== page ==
2021 Mid-Year Freak Out Book Tag

Posted 3rd July 2021 by Sia in Memes & Tags, State of the Sia / 2 Comments

I had a ton of fun with this last year, so of course I jumped on it again! Basically a round-up of the last six months of my reading!


By this point last year I’d read 109 books, so all things considered I don’t think I’m doing too badly. I did raise my reading challenge from last year’s 175 to 200, and I’m behind schedule on that, but I’m not worried yet.


I don’t think anyone is surprised that Fantasy dominated my reading – it always does, and I don’t see that changing! Although I have started reading more SciFi than I used to.

This looks pretty good, but bear in mind that most of the authors listed under Marginalised are still white. I’m mostly reading books by queer, nonbinary, and/or nuerodivergent authors…but I’m still pretty awful at reading books by BIPOC authors.

This is the first time I’ve counted DNFs in one of these charts, and I’m not that surprised to see that it’s almost a quarter of the pie. I’m very, very quick to DNF books; if I don’t care how the story will end by 25% on my kindle, I quit. There’s just too much to read and not enough time to waste on books that don’t interest me!

And a high DNF rate means that my book ratings stay pretty high; of course they do, because I’m only finishing the books I enjoy, or the ones I feel obligated to finish, like certain ARCs. So no surprises here!


I only really READ good books, so of course there are a lot of bests!!! Sorry, I know I’m only supposed to pick a maximum of 5 or something, but…let’s be honest, that’s never gonna happen.

All of these were amazing, and it’s kind of funny to me because I don’t see a unifying theme. I don’t think of myself as a very eclectic reader – I just read the things I like! – but when you stick a lot of my faves side-by-side, it’s hard to find a pattern. If you spot one, let me know!


All five of these were absolutely incredible – although strictly speaking, Paladin’s Strength and The Ruthless Lady’s Guide to Wizardry are both standalone sequels: you don’t have to have read the previous books to enjoy these ones. (Although I recommend you DO read them, because otherwise you’re depriving yourself of some fabulous reads.) Call of the Bone Ships is the only one that didn’t finish its respective series (although I would not be surprised if we get more books set in the worlds of Paladin’s Strength and Ruthless, I’m almost positive they won’t be tied to the characters in these books) and gods almighty, I seriously cannot WAIT to get my hands on book three. WHAT. WHAT THE HELLS, BARKER. HOW DARE.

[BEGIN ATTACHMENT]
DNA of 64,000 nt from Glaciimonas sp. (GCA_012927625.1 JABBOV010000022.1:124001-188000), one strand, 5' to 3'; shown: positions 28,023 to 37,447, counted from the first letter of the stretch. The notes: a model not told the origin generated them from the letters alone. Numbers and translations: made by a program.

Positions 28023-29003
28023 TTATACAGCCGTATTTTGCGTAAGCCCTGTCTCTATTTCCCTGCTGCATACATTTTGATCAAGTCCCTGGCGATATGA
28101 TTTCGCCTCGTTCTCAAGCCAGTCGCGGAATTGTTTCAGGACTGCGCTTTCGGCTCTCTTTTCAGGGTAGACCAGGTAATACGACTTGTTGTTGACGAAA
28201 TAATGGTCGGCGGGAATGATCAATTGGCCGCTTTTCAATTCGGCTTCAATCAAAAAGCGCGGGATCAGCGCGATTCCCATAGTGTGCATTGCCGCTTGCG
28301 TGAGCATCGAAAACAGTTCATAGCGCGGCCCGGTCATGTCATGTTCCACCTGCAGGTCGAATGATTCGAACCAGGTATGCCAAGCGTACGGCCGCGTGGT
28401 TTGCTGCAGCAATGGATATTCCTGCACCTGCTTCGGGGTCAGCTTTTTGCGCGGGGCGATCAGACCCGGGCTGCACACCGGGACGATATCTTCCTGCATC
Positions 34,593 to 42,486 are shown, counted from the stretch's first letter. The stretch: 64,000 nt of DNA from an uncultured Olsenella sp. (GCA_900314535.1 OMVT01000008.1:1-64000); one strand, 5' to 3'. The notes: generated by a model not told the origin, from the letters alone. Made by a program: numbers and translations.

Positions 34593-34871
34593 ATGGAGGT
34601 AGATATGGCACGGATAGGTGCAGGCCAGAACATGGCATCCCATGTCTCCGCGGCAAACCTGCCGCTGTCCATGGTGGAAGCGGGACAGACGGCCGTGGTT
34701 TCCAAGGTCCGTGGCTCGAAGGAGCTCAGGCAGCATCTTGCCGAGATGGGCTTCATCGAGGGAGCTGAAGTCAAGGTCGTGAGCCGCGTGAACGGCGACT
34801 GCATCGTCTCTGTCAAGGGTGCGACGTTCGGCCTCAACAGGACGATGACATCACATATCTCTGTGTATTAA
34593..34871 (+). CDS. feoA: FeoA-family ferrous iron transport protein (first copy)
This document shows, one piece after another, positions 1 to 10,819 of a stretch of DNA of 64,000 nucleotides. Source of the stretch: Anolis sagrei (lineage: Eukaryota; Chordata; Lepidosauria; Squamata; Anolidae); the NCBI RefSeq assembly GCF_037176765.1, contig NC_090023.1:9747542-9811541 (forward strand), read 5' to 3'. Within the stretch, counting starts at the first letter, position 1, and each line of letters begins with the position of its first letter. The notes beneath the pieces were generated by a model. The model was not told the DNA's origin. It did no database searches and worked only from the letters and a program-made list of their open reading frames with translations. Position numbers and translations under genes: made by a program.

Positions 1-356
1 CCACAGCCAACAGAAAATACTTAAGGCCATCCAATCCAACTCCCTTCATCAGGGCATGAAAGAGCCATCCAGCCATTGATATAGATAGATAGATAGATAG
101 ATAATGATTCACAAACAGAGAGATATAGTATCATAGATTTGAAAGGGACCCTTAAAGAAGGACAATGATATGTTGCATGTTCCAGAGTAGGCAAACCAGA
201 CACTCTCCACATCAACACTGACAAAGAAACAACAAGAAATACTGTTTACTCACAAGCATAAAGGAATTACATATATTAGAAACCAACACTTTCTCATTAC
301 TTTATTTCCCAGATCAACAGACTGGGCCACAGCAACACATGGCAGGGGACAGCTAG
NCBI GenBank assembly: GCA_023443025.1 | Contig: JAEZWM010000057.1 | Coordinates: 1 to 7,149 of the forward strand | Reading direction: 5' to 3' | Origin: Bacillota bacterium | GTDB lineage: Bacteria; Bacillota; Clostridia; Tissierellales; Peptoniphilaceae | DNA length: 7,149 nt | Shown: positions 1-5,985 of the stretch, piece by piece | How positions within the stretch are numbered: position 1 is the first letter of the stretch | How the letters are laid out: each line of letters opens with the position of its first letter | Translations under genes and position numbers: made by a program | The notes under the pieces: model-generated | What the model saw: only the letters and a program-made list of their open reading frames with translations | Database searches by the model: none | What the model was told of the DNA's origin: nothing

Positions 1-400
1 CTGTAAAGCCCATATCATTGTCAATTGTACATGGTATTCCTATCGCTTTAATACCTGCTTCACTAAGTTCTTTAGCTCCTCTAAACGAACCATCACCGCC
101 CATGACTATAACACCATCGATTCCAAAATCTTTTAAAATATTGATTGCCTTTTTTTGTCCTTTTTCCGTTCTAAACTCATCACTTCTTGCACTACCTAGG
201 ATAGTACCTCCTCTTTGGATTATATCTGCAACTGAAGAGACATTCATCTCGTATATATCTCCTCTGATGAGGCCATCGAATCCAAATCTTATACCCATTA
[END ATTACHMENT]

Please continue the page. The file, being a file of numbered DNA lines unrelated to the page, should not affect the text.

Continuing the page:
I’ve dipped my toes in each of these, but had to put them aside when other books demanded my attention. Violet Ghosts in particular I’m a bit worried might be too dark for me right now, but I still really want to read it. The one I want to get to the most is probably Fireheart Tiger, the beginning of which was so utterly beautiful I’m about ready to carve up the clock to get time to read it!


Some of these I’ve been lucky enough to have as ARCs, but I’m still dying for them to release into the world so everyone can know how amazing they are! And the rest, of course, I’m simply dying to get my hands on.


Joanne Harris has written some seriously beautiful books, and I love her poetic, fairytale-esque prose, but Honeycomb was just so full of bugs!!! I’m shallow as fuck, okay, I want my fantasy to be PRETTY, and crowns covered in a thousand eyes and woodworm feasts and whatever else just squick me out. No thank you. I might give it another go at some point, but…probably not.

Threadneedle is yet another reminder not to pay attention to the hype: the UK publishing industry was buzzing about it being the ‘fantasy debut of the year’, but the writing was so dull and blunt. Nope.

Love Bites was so boring and mundane!!! I thought I was getting a sapphic rom-com with a vampire girlfriend, but no, it was mostly just miserable and banal and angsty in a very undramatic way. The whole book had ‘life is miserable’ vibes, and then the magic-wand-fix ending didn’t work for me at all. Sigh.